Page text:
Fight Like A Girl! Beat Breast Cancer With Early Detection


Published: October 14, 2014

It is a disheartening fact that although white women are more likely to be diagnosed with breast cancer, black women are more likely to die from it.

According to the Globocan Project (2012), an international project that provides estimates of cancer in over 180 countries,  breast cancer is the leading cancer for females in Nigeria. Due to lack of adequate screening and awareness resources to facilitate early detection, 80% of breast cancer in the developing world is diagnosed in its advanced stages. Coupled with the stigma sometimes associated with disease and the limited access to medical facilities, the consequences of breast cancer can be devastating.

October is Breast Cancer Awareness month and throughout the world women (and men) are donning pink and gracing their lapels with pink ribbons to increase breast cancer awareness and stress the importance of early detection for better outcomes.

What is Breast Cancer and what causes it?

Breast cancer is a type of cancer that affects the tissues of the breast. It can originate in the ducts that carry milk from the breast to the nipple or in the actual tissues that produce milk. While scientists agree that changes from the traditional active lifestyles and healthy foods to western influenced diets and lifestyles may be contributory, the main cause of breast cancer remains unknown.

They also concur that diagnosing cancer in its early stages is key.

In fact, early detection is so essential that the United States National Cancer Institute states that when breast cancer is detected early, the 5 year survival rate is 98%.

Screening Tools for Early Detection

1. Know your family history. Breast cancer can be genetic and if an immediate family member suffered from it, you should be vigilant about regular screenings. Knowing your family history, notifying your medical provider and using the various screening tools, you can catch it early and Improve your outcomes if you should ever suffer breast cancer.

2. Conduct a Self Breast Exam (SBE).  Although no longer recommended as a screening tool for breast cancer, SBE’s are essential in helping you discover what is normal for you and consequently detect any changes in your breasts.  Use this video as a guide to conducting effective self-exams.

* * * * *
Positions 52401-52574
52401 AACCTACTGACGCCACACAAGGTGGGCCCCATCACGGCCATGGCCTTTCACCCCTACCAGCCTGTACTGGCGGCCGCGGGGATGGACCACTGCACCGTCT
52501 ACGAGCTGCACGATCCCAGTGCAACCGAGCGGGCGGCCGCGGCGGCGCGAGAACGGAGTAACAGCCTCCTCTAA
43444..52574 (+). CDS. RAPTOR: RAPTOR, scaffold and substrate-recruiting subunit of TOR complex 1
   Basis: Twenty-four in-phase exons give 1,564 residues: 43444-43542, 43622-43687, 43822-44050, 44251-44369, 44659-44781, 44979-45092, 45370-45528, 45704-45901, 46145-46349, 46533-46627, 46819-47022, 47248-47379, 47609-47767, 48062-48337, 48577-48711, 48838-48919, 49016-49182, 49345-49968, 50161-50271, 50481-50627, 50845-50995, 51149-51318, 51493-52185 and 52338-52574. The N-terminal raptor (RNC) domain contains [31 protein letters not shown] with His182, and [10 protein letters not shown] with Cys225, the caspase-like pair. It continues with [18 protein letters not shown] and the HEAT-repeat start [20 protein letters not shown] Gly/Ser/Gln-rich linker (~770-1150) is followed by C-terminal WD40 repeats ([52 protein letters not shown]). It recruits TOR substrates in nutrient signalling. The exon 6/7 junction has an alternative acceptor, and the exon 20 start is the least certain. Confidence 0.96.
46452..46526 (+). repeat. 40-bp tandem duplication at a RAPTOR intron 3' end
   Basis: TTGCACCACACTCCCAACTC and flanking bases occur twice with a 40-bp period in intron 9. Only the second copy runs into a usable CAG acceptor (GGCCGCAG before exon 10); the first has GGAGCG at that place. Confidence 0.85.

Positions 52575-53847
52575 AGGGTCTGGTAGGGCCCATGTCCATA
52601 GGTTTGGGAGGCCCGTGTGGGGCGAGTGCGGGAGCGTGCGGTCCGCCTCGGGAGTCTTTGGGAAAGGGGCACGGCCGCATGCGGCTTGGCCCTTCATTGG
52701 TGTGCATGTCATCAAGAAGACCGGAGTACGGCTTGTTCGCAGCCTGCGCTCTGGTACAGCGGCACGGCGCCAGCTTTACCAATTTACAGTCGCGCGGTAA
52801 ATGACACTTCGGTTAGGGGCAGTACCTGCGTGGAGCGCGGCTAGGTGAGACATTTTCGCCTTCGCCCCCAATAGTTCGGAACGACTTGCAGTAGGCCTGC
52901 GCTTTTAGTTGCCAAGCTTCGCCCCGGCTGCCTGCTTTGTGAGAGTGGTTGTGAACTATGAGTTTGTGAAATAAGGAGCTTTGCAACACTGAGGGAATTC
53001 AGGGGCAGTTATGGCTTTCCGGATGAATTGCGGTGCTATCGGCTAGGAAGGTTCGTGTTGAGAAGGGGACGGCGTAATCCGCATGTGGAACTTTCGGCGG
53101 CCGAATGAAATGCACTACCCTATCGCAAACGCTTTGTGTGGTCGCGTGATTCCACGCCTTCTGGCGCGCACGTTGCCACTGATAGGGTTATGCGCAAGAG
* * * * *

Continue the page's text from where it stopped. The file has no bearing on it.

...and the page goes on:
3. Get a Clinical Breast Exam (CBE).   A CBE is a medical examination done by a well-trained health professional to detect any lumps or abnormalities in the breast. It is recommended that women begin getting these exams at age 20 and every 3 years after that.  Starting at age 40, the recommendations are for annual CBEs.

4. Get a Mammogram– One of the most definitive methods of detecting breast cancer is through the use of a mammogram, an x-ray of the breast tissue. Although there has been much discussion about the age and frequency at which they should be conducted, current guidelines are for women to get an annual mammogram, starting at age 40.

Warning signs of breast cancer

breast cancer warning

Be breast cancer aware!

According to the Susan J. Komen Foundation, one of the leading organizations in the fight against breast cancer, signs of breast cancer include:

  • Lumps, hardness or thickening of breast tissue
  • Swelling, redness or darkness
  • Changes in shape or size of the breast
  • Dimpling or puckering of the skin
  • Itchy, scaly sores or rash on the nipple
  • Pulling in the nipple
  • Sudden nipple discharge
  • New breast or lower armpit pain that does not go away

Simple steps that may help

Breast Cancer

Enjoy a healthy diet!

In addition to using the screening tools, there are a few diet and lifestyle choices that you can make to mitigate your risk.

  1. Enjoy a healthy diet with a wide variety of fruits and vegetables.
  2. Maintain a healthy weight and engage in a regular physical activity.
  3. Breastfeed. Women who breastfeed have decreased rates of cancer.
  4. Use alcohol in moderation.
  5. Don’t forget the men. Although the disease is often classified as a female concern, men also have breasts and can suffer from breast cancer. If the man in your life complains of breast pain or any of the other symptoms of breast cancer, have him assessed by a health care provider. While it may be odd and somewhat embarrassing, the cost of late diagnosis can be deadly.

As we celebrate “Pinktober, ” let us take the cause of the month seriously. Share this message with a mother, a sister, a wife, a girlfriend, an aunt and anyone that you care about. The life that you save may be yours.

Here’s to your health!

Cancer Resources for Nigerian and African Women

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About Cordialis Msora-Kasago

Cordialis Msora-Kasago is a Registered Dietitian (R.D) and a pioneer in the discussion of modern day healthy lifestyles in Africa. She is the founder of The African Pot Nutrition - an organization that improves the health of African people through sustainable diet and lifestyle programs. Follow her on twitter @africadietitian.

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